The holidays have always been something I look forward to because my whole family gathers in one place. These get-togethers are filled with great laughs, plenty of stories … and during my childhood, they were always topped off with copious amounts of delicious food, prepared completely by my grandmother.
These family gatherings were a chance for us grandkids to update grandma and grandpa to the happenings in our lives. As children, we were not aware of it, but it was also a chance for my dad and aunt to check in with my grandparents on their health and well-being.
Looking back, I remember one holiday when I noticed my grandmother’s behavior had slightly changed. I didn’t question why grandma asked the same question twice; I was more than happy to fill her in again on my school, friends and activities.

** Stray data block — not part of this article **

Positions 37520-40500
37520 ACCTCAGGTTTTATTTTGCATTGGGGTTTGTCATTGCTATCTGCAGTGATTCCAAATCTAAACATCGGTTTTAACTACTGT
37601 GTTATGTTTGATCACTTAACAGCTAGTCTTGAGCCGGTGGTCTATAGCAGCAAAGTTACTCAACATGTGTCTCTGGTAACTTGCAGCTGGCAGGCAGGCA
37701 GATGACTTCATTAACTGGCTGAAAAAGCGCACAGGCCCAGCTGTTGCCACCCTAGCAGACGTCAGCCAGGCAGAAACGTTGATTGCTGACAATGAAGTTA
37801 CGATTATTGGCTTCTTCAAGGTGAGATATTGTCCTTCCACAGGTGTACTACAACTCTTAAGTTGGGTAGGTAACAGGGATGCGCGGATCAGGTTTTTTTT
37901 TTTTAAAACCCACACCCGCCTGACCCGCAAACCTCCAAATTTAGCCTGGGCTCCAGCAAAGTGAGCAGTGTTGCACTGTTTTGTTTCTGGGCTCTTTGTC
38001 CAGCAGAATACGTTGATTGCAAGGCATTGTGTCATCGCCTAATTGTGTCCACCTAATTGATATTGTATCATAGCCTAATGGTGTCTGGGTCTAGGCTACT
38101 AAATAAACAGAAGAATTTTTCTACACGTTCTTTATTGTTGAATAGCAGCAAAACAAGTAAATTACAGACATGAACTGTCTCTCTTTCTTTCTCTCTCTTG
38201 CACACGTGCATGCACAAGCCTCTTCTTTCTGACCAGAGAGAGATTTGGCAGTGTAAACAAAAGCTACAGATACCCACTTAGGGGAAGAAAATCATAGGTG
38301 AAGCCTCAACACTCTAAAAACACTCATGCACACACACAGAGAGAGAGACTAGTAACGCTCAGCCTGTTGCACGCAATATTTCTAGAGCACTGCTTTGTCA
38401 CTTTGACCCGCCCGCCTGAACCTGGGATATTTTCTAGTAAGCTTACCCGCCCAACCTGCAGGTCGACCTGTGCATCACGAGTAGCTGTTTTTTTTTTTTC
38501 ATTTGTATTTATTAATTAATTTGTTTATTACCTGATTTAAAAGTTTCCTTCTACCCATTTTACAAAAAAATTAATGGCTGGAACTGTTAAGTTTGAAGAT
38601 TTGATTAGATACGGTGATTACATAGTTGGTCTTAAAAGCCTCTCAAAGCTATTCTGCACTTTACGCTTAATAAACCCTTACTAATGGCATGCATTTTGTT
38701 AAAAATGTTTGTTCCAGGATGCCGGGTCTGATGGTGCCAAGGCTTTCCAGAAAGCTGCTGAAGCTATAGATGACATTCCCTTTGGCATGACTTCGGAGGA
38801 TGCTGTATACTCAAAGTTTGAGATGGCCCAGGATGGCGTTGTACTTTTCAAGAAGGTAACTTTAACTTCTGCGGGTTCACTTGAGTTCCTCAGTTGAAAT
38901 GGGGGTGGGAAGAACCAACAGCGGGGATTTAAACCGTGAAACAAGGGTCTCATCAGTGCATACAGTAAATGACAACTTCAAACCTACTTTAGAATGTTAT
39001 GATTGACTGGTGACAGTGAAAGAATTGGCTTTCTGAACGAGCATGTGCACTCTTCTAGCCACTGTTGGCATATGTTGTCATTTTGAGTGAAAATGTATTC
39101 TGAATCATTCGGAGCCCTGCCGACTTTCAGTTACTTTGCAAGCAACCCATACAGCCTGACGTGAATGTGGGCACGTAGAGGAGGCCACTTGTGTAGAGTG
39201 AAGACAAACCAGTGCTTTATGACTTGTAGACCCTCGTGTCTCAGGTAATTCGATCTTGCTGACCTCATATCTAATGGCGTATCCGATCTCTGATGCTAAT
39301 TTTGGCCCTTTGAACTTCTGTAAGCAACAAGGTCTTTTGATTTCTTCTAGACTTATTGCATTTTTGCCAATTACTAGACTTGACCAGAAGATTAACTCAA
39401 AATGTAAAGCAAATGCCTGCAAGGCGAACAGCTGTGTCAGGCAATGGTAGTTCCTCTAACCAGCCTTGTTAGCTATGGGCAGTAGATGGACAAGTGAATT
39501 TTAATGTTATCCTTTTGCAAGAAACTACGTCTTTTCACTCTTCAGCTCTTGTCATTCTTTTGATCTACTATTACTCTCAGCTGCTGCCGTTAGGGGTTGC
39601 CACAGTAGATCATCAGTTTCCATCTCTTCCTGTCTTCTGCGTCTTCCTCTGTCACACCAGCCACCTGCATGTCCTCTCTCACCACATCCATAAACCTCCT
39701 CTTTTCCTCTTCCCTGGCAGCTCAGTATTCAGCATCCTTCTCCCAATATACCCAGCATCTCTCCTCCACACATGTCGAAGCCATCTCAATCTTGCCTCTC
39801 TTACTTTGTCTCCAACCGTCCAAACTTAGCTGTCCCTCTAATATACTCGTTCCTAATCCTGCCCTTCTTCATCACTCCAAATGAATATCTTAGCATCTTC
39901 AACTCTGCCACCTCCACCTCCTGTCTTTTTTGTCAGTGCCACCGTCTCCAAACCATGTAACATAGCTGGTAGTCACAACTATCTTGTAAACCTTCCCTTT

But the difference in my grandmother was worrying to my dad and aunt, and they arranged for her to see a doctor. This was the year that my grandmother was diagnosed with Alzheimer’s disease. Catching the signs of dementia early meant that my dad and aunt were able to get a diagnosis and implement a treatment plan.
During the years my grandmother had Alzheimer’s disease, we didn’t change the way we celebrated holidays, but we did take on more of the preparation work so my grandmother would feel less stressed and able to enjoy the holidays with the family. Through all of this, we were still able to make great memories together and continue to have those beloved family get-togethers.
Over the holidays, take a moment to do a check in with your elderly family members. Take a look at the Alzheimer Society’s tip sheet on signs to look for when you go home for the holidays.
Digital Media Coordinator